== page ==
Chemical Weapons Victims — Theirs and Ours: The Power of Photos

takeoverworld.info

It is extremely interesting to compare the Trump administration’s response to the use of chemical weapons in Syria and its apparent ignorance of similar weapons use by the U.S. and U.K. in Fallujah in March and November of 2004 under the leadership of Mad Dog Mattis, our current Secretary of Defense.

We all know about Mr. Trump’s reaction a few days ago to the deployment of chemical weapons in Syria.

In the face of denials by the Syrian government, and on evidence that remains undisclosed, the Trump crowd was determined to “punish” the al-Assad government for the heinous crime of using chemical weapons.

In his justification for “punitive measures” on April 6th, President Trump paid particular attention to the photographic evidence of chemical weapons use by the al-Assad government. Specifically, he reminded us of the child victims involved.

The pictures Mr. Trump was referring to included these:

Haley Gas Victims

And this one:

Gas Victims

And this one:

Baby Victims

But what about the U.S.-inflicted atrocities behind photos like this one?:

Fallujah 1

Or this one?:

Fallujah 2

Or this one?:

Fallujah 3

According to a study published in 2010,”Beyond Hiroshima – The Non-Reporting Of Fallujah’s Cancer Catastrophe,” those are pictures of the deaths and birth defects directly resulting from “American” use of depleted uranium and chemical weapons including white phosphorous in Fallujah in 2004.

And it’s not simply a question of birth defects.

According to the same study infant mortality, cancer, and leukemia rates in Fallujah have surpassed the rates recorded among survivors of the U.S. atomic bombing of Hiroshima and Nagasaki in 1945. Following the Fallujah offensives, the rates in question rose by 60%. Dr Mushin Sabbak of the Basra Maternity Hospital explained the rises as resulting from weapons used by the U.S. and U.K. “We have no other explanation than this,” he said.

And the problem extends far beyond Fallujah. Increased cancer rates and astronomical rises in birth defects have been recorded in Mosul, Najaf, Basra, Hawijah, Nineveh, and Baghdad. As documented by Mozhgan Savabieasfahani, an environmental toxicologist at the University of Michigan, there is “an epidemic of birth defects in Iraq.” She writes,

“Sterility, repeated miscarriages, stillbirths and severe birth defects – some never described in any medical books – are weighing heavily on Iraqi families.”

Australian anti-war activist, Donna Mulhearn, who has travelled repeatedly to Fallujah, talking with Iraqi doctors as well as affected families, added to the list:

“babies born with parts of their skulls missing, various tumors, missing genitalia, limbs and eyes, severe brain damage, unusual rates of paralyzing spina bifida (marked by the gruesome holes found in the tiny infants’ backs), Encephalocele (a neural tube defect marked by swollen sac-like protrusions from the head), and more.”

Several highly remarkable aspects of the situation just described immediately present themselves. For one there is the almost total silence of the media about the crimes of the U.S. and U.K. Then there is the lack of outrage (or even awareness?)  on the parts of President Trump and U.N. ambassador, Nikki Haley.

And what about those members of Congress so concerned about damage and pain to unborn fetuses? (I mean, what we have here in effect is a massive abortion operation by the United States in an entirely illegal war which has already claimed more than a million mostly civilian casualties.)

However, what is most remarkable about the contrast between responses to Syria and Iraq is the continued surprise of “Americans” by reprisal attacks by Muslims, which continue to be identified by our media as irrational and evil “terrorist attacks.”

That is, on the one hand, the U.S. feels free to self-righteously rush to judgment and “punish” the suspected perpetrators of the Syrian attacks. But on the other, it downplays, classifies, or otherwise suppresses photographs and scientific reports testifying to its own much worse crimes. Once again, those outrages are carried out against unborn fetuses, living children, women, the elderly and male adults – the very same population cohorts that so concern our “leaders” when they are attacked by designated enemies.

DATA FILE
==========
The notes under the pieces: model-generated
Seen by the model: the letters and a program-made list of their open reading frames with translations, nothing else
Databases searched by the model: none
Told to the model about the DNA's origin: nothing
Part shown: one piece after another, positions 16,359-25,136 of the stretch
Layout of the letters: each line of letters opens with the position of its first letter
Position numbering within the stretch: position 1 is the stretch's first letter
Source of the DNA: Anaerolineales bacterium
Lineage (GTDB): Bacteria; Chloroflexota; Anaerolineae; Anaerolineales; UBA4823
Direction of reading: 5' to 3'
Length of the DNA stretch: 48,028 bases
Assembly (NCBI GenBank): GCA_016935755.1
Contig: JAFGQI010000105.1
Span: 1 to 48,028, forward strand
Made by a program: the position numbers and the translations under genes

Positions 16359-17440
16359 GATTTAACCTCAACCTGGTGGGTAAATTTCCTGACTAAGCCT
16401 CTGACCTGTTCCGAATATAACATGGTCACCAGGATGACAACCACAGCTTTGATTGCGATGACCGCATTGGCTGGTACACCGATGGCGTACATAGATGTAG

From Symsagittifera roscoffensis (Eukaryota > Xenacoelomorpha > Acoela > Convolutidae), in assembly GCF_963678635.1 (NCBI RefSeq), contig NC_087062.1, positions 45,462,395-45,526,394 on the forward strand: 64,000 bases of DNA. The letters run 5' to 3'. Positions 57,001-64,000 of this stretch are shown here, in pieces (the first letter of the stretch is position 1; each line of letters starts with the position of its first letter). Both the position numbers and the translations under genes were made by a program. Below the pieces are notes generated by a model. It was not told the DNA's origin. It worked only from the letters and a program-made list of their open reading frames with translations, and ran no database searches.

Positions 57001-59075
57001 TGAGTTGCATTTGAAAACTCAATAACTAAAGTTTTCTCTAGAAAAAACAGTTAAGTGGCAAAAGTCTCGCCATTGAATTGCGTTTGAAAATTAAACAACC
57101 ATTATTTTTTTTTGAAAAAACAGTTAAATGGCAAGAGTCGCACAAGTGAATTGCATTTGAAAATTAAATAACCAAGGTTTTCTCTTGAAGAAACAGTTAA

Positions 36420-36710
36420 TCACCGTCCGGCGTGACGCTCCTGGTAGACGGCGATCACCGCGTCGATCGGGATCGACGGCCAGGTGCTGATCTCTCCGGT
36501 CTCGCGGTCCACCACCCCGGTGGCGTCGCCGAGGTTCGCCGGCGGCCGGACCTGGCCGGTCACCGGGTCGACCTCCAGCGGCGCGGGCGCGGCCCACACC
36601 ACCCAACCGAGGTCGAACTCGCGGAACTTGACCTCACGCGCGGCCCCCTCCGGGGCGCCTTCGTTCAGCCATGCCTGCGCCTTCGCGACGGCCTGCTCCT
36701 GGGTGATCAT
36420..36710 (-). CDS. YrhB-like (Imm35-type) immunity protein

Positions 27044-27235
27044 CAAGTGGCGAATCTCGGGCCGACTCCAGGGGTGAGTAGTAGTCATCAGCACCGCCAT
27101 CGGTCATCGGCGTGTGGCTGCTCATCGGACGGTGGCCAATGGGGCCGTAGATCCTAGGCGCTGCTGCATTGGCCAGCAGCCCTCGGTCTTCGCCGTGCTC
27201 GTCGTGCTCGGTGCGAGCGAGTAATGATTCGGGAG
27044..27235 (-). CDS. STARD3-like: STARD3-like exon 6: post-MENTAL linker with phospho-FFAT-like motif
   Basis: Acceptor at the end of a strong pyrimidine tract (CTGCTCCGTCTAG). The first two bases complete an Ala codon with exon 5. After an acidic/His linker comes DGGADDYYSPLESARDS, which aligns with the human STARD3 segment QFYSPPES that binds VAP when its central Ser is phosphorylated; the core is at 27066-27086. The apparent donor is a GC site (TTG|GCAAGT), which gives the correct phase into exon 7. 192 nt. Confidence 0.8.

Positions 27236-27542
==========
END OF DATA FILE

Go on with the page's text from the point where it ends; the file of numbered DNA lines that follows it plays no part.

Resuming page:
The logic is inescapable. What’s good for the goose is good for the gander. If the U.S. is outraged by the killing of innocents and feels the need to “punish” the suspected perpetrators, someone else the right to treat the United States in the same way. (We might not know of the crimes of our government and military, but the whole Arab world knows!)

So we shouldn’t be surprised by any “terrorist” attacks that mimic on a comparatively small scale the U.S. response to the killing of the “beautiful little babies” that so concern Mr. Trump.

That’s the cost of hypocrisy, double standards, wars of aggression, and the use of outlawed weapons of mass destruction. In war ghastly offensives elicit ghastly counter-offensives.

Who Will “Punish” Us? Photographs and Testimony about United States’ Use of Chemical Weapons

White Phosphorus

It is extremely interesting to compare the U.S. response to the use of chemical weapons in Syria and its suppression of evidence of similar weapons use by the U.S. and U.K. in Fallujah in March and November of 2004.

We all know about the U.S. reaction to the use of chemical weapons in Syria.

In the face of denials by the Syrian government, and on evidence that remains secret and other indications provided by photographs, testimonies of eye-witnesses, accusations of the al-Qaeda-affiliated rebels, and deductions derived from consideration of the delivery mechanisms necessary to launch such weapons, the U.S. government was determined to “punish” the al-Assad government for the heinous crime of using chemical weapons.

Such circumstantial evidence was considered more than sufficient for president Obama and secretary of state Kerry.

In his speech to the nation on Tuesday, September 10th president Obama paid particular attention to the photographic evidence of chemical weapons use by the al-Assad government. Specifically he reminded us of the child victims involved.

The pictures Mr. Obama was referring to included this one:

chemical weapons Syria

And this one:

syria chemical weapons 2

And this one:

Syria chemical weapons 3

But what about the U.S.-inflicted atrocities behind photos like this one?:

Fallujah 1<a

Or this one?:

Fallujah 2

Or this one?:

Fallujah 3

According to a study published in 2010,”Beyond Hiroshima – The Non-Reporting Of Fallujah’s Cancer Catastrophe,” those are pictures of the deaths and birth defects directly resulting from “American” use of depleted uranium and chemical weapons including white phosphorous in Fallujah in 2004.